Council candidates talk housing, transportation


WATSONVILLE — The eight candidates running for the Watsonville City Council voiced their plans for the city during a forum Wednesday.

The forum, hosted by the Pajaro Valley Chamber of Commerce and Agriculture and the Santa Cruz County Business Council at the Watsonville Civic Plaza, drew a crowd of about 50 people.

Four districts are up for election in November. In District 7, Ari Parker, Lupe Rivas and Steve Trujillo are vying for the seat currently held by Nancy Bilicich, who is terming out.

District 5 incumbent Rebecca Garcia is facing off against Casey Clark, while Francisco Estrada and Jenny Sarmiento are running for the District 4 seat, which will be open as current representative Jimmy Dutra is running for county supervisor.

Lowell Hurst is running unopposed in District 3.

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The rail corridor and Highway 1 expansion

The Regional Transportation Commission recently released a draft report of its Unified Corridor Investment Study, which looks at ways to invest in Highway 1, Soquel Drive/Freedom Boulevard and the Santa Cruz Branch Rail Line.

Trujillo, Rivas, Sarmiento and Hurst said they support passenger rail with a trail on the branch line, citing the constant gridlock on Highway 1.

Parker said Watsonville’s economy needs the rail line for its businesses to transport produce, but questioned whether people from Watsonville will take the train to North County. She said a third lane on Highway 1 would be more beneficial for South County.

Estrada called a third lane on Highway 1 a “band-aid” for the county’s transportation problems, and said a commuter rail is “fine, if it meets the unique needs of Watsonville.”

Clark said the county should invest in its existing infrastructure, such as repairing Highway 1.

Adding that she had many questions about commuter rail service, Garcia said the county needs more alternative modes of transportation.

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On attracting new businesses

• Garcia said the city needs more businesses that develop technology to help the agriculture industry, as well as expand jobs in the medical arena. “The city really needs to encourage these types of businesses to come to Watsonville.”

• Clark: “I want to attract all businesses and maintain a healthy working relationship with businesses that are already in the city. I want Watsonville to have the reputation that it is inclusive and business-friendly.”

• Rivas: “We have to attract as many businesses as we can in this area. We need to work on our reputation and make it a friendly place to be.”

• Trujillo: “We need to appoint a Watsonville renaissance group with people who are interested in giving a rebirth to the business community. We had a first-time homebuyer workshop, why don’t we have a first-time business owner workshop as well?”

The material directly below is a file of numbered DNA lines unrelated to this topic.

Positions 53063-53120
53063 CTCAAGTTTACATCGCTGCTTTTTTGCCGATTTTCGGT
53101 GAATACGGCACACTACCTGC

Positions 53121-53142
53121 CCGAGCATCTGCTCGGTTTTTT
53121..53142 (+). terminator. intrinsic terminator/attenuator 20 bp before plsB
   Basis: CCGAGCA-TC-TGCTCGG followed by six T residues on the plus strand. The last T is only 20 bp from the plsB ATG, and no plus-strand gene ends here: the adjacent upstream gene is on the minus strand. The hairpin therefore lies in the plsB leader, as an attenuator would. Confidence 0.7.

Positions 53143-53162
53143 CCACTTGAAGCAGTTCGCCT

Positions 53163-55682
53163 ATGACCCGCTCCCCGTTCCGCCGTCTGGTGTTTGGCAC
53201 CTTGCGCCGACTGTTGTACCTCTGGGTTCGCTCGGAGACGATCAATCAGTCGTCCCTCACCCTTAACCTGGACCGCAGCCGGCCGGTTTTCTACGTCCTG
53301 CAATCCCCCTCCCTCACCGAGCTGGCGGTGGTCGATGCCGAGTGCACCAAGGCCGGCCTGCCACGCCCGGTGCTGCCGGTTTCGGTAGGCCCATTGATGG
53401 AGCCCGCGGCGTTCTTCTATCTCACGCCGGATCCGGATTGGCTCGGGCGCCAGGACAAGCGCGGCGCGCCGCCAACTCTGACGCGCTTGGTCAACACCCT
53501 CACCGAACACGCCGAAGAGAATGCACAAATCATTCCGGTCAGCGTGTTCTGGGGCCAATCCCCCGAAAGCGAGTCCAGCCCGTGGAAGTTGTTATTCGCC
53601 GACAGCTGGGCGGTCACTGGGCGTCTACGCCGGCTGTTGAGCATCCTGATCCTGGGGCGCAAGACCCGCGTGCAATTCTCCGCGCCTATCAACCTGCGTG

• Parker: “It’s not the role of government to create new businesses, it’s our job to create a good business climate. The council must create policies that make sense to make Watsonville more attractive.”

• Sarmiento: “We need to work closely with the small businesses that we have here in Watsonville. That’s not to say that we don’t need to attract other businesses, but we need to provide the technical support of businesses we have locally.”

• Estrada: “We need businesses that highlight the strengths of our community. We love to be in a crowd, we want to hang out, we are full of life and energy. We need businesses that will let us linger.”

• Hurst: “We need to respect the private industry. Jobs that pay a livable wage, generate sales tax, that’s what I would like to see.”

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Out of land?

All candidates agreed that Watsonville is out of usable land for major residential developments, and most mentioned that annexing agricultural land is out of the question.

They offered some ideas to help house the growing population:

• Hurst: Streamline the permitting requirements for accessory dwelling units.

• Clark: Construct high density infill projects, “slow and steady.”

• Garcia: More mixed-use developments on Freedom Boulevard and downtown, and streamline the permitting process for developers.

• Parker: Build up downtown, with residential units above commercial businesses.

• Trujillo: Residential areas on the upper floors of downtown, and experiment with a tiny home community on a vacant Freedom Boulevard lot.

• Rivas: Look at accessory dwelling units, such as caretaker units in senior neighborhoods.

• Estrada: Mixed-use, high density, build up.

• Sarmiento: Consider smaller units, duplexes and triplexes.

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The forum will be available for viewing online starting today on Youtube at tinyurl.com/y75s6do8. It will also be available beginning Monday at www.pajarovalleychamber.com.

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Pajaro Village is hosting a candidate forum for Watsonville City Council District 7, and the candidates running for Santa Cruz County Supervisor District 4, on Sunday from 1-3 p.m. at the Pajaro Village Clubhouse, 739 Bronte Ave.

District 7 candidates Ari Parker, Lupe Rivas and Steve Trujillo are invited, as are supervisor candidates Greg Caput and Jimmy Dutra.

The public is invited.

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